One of the most notable was Dr. Howard J. Brown, who in 1966 had been Mayor John Lindsey's first Health Services Administrator, that is, head of the New York City Department of Health, a post that put him in charge of 23 district health centers, and 50,000 city employees. A year later Brown was forced to resign when a tabloid journalist threatened to expose him as a homosexual; Lindsey sadly had to privately accept his resignation. Dr. Brown lived in a town house only a few doors away from our basement. I was impressed with him; he was an older gentleman from small-town Midwest and very courtly. He told us what a wonderful job we were doing: "This is the kind of thing I wish I'd done. Being gay," he said wistfully, "is like having perfect pitch. In my day, we used to say you were 'musical,' or 'enchanted.' Things are changing now; I'm very happy for it."
He gave us a large donation and returned a few times; a year later Howard Brown came out publicly, making front page headlines in the New York Times. That someone in the august profession of medicine could be openly gay garnered a story on every TV station in New York. I wondered if the Gay Men's Health Project Clinic itself had had some connection to his coming out; I was thrilled with it.
Another frequent visitor was Bob Kohler, whom I had known from my involvement with New York's Gay Liberation Front. After G.L.F. folded in 1972, he became night manager of the Club Baths on First Avenue, on the Lower East Side. Bob decided that if he were going to continue to be a gay activist, the place to do it, rightfully, was a bathhouse. He immediately started a collection for us at the counter, and brought us several hundred dollars a month in donations. We brought up the idea that the baths should start dispensing condoms, since we openly advocated for their use as a means of preventing sexually transmitted diseases among gay men.
This in itself was revolutionary—that we would push condoms in a gay environment, when for decades the chief purpose of condoms had been seen as a heterosexual birth control device. A lot of gay men thought they were ridiculous, and had no idea how to use them. With Bob's help, we started going to the Club Baths, which was famous for having a young hip clientele, and giving talks about S.T.D.s, the dangers of them, and how to diagnose them. Then we had another idea: suppose we set up the clinic at the baths once a week? We could take blood samples and do swab-cultures to detect oral and anal gonorrhea, with an already waiting patient population.
Bob checked with the owner of the baths, and he quickly assented. An area was screened off for us to work in. I went to the baths several times with Dan and Marc to help in testing. It was an interesting experience: some men were embarrassed, hiding from us, but no one was hostile and a lot of guys were happy we were there. Eventually having the clinic at the baths become routine, and the New York City Department of Health did not object to it. However, condoms themselves did not catch on; a complete infrastructure for their use, with demonstrations and repeated encouragement, was not there.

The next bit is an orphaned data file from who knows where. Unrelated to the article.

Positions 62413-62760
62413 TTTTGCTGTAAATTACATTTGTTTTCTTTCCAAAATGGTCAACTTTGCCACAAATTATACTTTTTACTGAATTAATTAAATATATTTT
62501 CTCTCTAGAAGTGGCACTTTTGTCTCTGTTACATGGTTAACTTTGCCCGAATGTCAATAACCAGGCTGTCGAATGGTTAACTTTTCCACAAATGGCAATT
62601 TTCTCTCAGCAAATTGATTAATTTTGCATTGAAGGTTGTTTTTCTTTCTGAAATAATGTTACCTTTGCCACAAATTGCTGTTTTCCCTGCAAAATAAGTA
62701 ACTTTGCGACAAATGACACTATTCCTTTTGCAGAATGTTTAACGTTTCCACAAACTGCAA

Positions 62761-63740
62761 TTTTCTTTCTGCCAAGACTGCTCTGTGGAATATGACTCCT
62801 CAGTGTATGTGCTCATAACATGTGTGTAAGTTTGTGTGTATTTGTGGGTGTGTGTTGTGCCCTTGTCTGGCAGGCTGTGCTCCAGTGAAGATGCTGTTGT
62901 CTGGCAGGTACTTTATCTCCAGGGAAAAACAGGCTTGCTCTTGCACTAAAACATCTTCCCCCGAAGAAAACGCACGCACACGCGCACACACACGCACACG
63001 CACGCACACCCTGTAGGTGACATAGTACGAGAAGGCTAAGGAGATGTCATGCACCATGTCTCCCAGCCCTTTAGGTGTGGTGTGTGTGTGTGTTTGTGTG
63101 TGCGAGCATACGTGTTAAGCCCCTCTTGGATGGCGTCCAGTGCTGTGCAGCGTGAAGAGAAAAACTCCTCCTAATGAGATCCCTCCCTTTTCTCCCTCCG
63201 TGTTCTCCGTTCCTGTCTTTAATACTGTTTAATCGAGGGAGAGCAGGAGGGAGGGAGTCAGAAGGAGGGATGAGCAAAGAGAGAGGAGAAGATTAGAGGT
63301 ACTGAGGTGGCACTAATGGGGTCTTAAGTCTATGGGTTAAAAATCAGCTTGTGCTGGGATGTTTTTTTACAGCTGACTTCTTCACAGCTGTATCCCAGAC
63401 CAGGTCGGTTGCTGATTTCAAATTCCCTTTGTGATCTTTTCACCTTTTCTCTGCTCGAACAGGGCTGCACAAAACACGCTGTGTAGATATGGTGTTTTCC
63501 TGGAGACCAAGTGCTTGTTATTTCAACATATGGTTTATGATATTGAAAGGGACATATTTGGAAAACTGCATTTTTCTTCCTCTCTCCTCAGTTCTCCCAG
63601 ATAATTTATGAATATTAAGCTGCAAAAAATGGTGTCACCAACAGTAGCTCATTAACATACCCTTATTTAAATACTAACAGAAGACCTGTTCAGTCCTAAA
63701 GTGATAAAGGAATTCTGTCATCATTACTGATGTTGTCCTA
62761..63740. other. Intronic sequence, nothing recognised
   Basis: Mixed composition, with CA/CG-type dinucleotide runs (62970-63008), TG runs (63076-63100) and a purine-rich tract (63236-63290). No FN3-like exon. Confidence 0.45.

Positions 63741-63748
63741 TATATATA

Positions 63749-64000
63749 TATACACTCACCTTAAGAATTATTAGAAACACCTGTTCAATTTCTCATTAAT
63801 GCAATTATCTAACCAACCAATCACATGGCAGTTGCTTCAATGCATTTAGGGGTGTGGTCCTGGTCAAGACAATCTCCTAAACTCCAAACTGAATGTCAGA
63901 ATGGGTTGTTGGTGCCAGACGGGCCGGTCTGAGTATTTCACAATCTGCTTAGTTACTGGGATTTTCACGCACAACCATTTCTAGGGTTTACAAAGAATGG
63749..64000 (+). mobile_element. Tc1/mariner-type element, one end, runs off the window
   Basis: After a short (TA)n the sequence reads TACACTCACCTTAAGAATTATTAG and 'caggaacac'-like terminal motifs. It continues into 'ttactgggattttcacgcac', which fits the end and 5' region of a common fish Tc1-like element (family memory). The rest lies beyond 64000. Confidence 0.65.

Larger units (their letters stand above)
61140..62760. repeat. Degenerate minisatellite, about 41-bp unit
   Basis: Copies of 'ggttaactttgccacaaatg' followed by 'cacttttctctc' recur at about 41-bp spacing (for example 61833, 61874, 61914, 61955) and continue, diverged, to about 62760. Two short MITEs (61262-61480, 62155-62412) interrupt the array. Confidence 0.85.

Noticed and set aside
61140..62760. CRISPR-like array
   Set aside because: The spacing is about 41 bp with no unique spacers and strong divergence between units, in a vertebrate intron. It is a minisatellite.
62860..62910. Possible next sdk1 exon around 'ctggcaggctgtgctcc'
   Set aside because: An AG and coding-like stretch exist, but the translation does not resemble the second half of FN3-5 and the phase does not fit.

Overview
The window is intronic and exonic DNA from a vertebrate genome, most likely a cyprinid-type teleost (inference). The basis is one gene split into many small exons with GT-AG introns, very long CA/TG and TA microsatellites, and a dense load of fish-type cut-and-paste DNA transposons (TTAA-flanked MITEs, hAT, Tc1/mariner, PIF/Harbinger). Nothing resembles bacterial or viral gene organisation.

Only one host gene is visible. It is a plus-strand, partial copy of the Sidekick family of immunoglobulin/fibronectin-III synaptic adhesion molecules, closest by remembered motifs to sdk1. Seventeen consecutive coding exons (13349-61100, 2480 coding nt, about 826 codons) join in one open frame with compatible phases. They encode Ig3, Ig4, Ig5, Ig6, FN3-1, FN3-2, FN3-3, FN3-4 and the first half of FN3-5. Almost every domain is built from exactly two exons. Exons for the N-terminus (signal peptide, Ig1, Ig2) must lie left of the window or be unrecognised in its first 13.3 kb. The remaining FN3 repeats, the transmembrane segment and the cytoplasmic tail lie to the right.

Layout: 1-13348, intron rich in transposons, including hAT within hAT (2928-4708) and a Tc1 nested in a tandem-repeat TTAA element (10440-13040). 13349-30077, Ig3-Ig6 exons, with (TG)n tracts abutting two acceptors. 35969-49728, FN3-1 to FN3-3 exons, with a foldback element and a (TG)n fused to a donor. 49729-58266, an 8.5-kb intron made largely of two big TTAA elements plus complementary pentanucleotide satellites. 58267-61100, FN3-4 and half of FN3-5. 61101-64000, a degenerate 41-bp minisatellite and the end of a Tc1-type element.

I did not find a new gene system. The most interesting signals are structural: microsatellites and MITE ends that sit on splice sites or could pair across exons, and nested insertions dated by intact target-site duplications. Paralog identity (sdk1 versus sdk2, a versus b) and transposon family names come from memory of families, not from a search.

I spoke to Bob about it. "I offer them condoms and lube as soon as they walk in, but a lot of guys don't take the condoms. It openly embarrasses them, and I don't know how to get past that."
As AIDS went from rumor to reality, some of the bath houses in New York tried to deal with the emergence of what we used to call "safer sex" right there on the premises. They invited AIDS activists in to stage demonstrations of condom use, and talk about "how to have sex in an epidemic."
But this was not enough for the New York City Department of Health which basically closed all gay bathhouses in New York in 1985, by banning any kind of sexual activity in them. Although some AIDS activists applauded this decision, I felt that doing so was a wasted opportunity. The owners of the bathhouses, wanting to stay open, were more than willing to allow these gay-friendly places to become direct front lines for providing information to a population of men who often were not going to get it any other way: many of them were still in the closet, and as so, would be having anonymous, potentially dangerous sex anyway. At least in a more protective and supportive environment, condoms and the encouragement to use them would be immediately available. I'd seen myself the results of providing knowledge about ST.D.s (as well as the methods for treating them) in an openly gay environment, and how well this worked. So I was saddened to see the Dept. of Health's decision take place.
In 1972, Perry Brass, with three friends, started the Gay Men's Health Project Clinic, in New York's Greenwich Village, the first health facility specifically for gay men on the East Coast, still surviving as the Callen-Lourde Community Health Center. He is featured in All The Way Through Evening, a new documentary about young composers who died from AIDS, and is the author of 16 books, the most recent is King of Angels, a Southern gay Jewish coming-of-age novel set in Savannah, GA, in 1963, the year of John Kennedy's assassination; and previously The Manly Art of Seduction, a how-manual on living life positively and achieving your goals. He can be reached through his website www.perrybrass.com.